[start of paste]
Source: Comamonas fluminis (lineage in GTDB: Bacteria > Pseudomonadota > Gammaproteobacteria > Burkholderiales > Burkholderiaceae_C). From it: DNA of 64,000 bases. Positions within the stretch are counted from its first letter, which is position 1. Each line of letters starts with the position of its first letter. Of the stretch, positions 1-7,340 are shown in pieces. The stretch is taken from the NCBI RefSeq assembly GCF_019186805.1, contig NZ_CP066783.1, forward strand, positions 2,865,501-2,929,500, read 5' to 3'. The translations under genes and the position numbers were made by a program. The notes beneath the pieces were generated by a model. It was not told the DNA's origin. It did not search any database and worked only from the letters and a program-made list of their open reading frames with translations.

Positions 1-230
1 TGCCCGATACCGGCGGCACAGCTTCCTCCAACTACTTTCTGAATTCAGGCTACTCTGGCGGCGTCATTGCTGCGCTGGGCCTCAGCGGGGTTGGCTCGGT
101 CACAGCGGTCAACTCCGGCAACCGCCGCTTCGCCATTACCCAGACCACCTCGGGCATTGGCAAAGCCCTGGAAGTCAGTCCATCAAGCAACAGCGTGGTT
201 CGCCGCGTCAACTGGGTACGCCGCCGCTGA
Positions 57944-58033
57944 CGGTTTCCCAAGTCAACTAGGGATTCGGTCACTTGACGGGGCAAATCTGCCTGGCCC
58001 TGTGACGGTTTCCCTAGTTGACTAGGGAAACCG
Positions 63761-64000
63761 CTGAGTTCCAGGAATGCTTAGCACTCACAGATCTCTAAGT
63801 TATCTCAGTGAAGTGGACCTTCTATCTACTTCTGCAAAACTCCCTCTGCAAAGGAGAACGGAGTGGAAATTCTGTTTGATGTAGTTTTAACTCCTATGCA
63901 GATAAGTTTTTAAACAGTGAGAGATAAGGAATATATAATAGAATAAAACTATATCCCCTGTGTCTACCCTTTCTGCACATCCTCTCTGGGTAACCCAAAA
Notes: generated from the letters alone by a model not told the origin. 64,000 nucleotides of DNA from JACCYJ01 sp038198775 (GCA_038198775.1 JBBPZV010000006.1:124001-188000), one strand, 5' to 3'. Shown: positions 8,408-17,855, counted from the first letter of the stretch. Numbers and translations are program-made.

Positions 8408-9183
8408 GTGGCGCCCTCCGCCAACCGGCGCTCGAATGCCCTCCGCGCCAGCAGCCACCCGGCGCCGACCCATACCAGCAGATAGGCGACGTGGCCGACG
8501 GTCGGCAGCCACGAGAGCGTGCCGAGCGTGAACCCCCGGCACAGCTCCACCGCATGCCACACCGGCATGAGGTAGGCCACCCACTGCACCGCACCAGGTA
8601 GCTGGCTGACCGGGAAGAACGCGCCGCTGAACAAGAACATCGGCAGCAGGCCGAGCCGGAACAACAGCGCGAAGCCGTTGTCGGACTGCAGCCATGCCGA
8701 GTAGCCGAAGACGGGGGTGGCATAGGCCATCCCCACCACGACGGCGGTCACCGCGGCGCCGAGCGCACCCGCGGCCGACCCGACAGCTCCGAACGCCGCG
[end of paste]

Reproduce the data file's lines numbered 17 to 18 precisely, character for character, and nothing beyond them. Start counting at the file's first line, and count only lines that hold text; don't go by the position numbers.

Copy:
8601 GCTGGCTGACCGGGAAGAACGCGCCGCTGAACAAGAACATCGGCAGCAGGCCGAGCCGGAACAACAGCGCGAAGCCGTTGTCGGACTGCAGCCATGCCGA
8701 GTAGCCGAAGACGGGGGTGGCATAGGCCATCCCCACCACGACGGCGGTCACCGCGGCGCCGAGCGCACCCGCGGCCGACCCGACAGCTCCGAACGCCGCG